Piaroa, a Sáliban language of Venezuela and Colombia, marks subjects in future tense two times: once with one of two sets of subject affixes that either immediately precede or follow the verb root and a second time with three “right-edge” suffixes (namely, -sæ ‘1’, -hæ ‘2’ and -Ø ‘3’). Marking one or more morphological features (in this case, person and number of subjects) more than once in a word–a phenomenon known as multiple exponence–is cross-linguistically rare (Harris 2008). In this talk, I explore the origins of ME in the marking of Piaroa subjects on the verb. Based on primary fieldwork data on Mako and Piaroa, I propose that the markers -sæ ‘1’, -hæ ‘2’ and -Ø ‘3’ are in fact old copular suffixes that entered the verbal predicate domain via a habitual aspect construction; their use being extended to other tense/aspect combinations later. Support for this claim comes from the presence of a cognate habitual aspect construction in Mako and the use of the Mako habitual subject markers -tsa ‘1’, -ha ‘2’ and -Ø ‘3’ in nominal predicates. I also draw on published data from Sáliba to show that the system of affixes that immediately precede or follow the verb root is inherited from Proto-Sáliban.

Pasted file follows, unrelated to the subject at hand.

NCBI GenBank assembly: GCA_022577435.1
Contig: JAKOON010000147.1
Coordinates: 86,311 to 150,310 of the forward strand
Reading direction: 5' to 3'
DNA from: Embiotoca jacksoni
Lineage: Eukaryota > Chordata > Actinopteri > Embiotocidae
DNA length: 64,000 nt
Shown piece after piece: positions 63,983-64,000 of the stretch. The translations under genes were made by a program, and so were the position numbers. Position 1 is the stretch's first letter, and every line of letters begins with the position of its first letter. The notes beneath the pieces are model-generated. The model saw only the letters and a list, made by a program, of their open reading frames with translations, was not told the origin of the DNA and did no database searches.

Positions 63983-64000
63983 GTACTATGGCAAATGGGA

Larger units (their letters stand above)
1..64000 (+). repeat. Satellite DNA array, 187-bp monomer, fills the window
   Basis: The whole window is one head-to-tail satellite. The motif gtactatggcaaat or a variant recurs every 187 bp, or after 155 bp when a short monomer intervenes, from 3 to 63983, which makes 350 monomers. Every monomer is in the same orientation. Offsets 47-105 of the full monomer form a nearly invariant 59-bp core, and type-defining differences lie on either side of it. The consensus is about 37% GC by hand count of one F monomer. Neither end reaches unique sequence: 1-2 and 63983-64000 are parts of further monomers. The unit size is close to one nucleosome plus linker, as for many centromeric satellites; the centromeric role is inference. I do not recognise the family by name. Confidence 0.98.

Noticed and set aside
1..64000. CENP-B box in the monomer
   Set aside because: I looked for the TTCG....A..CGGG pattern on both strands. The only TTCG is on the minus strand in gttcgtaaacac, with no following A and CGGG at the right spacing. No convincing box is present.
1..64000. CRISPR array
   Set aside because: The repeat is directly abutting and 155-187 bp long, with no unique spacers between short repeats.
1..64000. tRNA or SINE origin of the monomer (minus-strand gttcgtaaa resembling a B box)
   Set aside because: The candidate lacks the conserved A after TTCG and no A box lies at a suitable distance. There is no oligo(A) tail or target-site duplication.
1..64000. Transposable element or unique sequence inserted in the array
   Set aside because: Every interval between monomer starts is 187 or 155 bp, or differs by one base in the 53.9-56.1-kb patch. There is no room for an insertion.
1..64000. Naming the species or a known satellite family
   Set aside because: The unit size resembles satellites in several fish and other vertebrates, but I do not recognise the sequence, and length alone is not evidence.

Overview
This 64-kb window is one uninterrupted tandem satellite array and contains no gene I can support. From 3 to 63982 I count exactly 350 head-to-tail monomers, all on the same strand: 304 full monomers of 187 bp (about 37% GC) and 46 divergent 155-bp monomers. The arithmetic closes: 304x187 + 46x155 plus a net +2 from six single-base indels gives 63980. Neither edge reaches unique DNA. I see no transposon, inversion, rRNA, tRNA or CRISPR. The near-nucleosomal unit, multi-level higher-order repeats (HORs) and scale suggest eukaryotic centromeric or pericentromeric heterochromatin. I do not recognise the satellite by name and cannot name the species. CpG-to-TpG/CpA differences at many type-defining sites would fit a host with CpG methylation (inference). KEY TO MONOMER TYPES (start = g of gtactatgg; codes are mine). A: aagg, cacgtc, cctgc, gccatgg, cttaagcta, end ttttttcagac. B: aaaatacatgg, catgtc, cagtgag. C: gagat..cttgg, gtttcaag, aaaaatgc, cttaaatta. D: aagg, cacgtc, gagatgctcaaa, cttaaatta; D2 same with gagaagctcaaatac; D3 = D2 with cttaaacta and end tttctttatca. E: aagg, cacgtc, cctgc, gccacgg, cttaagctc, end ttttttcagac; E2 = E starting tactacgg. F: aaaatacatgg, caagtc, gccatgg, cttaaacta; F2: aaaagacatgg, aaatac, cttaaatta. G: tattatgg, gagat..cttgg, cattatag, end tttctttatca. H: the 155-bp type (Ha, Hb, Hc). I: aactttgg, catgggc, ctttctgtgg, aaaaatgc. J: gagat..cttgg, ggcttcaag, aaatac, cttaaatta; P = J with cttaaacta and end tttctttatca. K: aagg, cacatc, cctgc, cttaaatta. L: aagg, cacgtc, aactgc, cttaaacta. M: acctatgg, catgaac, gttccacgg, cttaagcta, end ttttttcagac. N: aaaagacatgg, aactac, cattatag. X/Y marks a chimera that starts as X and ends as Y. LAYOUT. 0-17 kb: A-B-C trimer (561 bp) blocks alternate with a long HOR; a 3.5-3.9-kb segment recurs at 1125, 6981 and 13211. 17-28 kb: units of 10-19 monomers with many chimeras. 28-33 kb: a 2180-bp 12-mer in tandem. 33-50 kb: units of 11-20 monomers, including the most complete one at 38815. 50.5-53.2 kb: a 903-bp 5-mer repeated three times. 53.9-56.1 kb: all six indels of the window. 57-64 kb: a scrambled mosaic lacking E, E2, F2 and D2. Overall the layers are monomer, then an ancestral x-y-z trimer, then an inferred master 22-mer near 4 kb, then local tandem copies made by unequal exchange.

Jorge Emilio Rosés Labrada is an Honorary Killam and Banting postdoctoral fellow and a postdoctoral teaching fellow in the First Nations and Endangered Languages Program. His research focuses primarily on the diachronic and synchronic morphosyntax of American indigenous languages, especially those of the Amazon; and on language documentation and revitalization in Latin American contexts. To learn more about Jorge’s work, click here.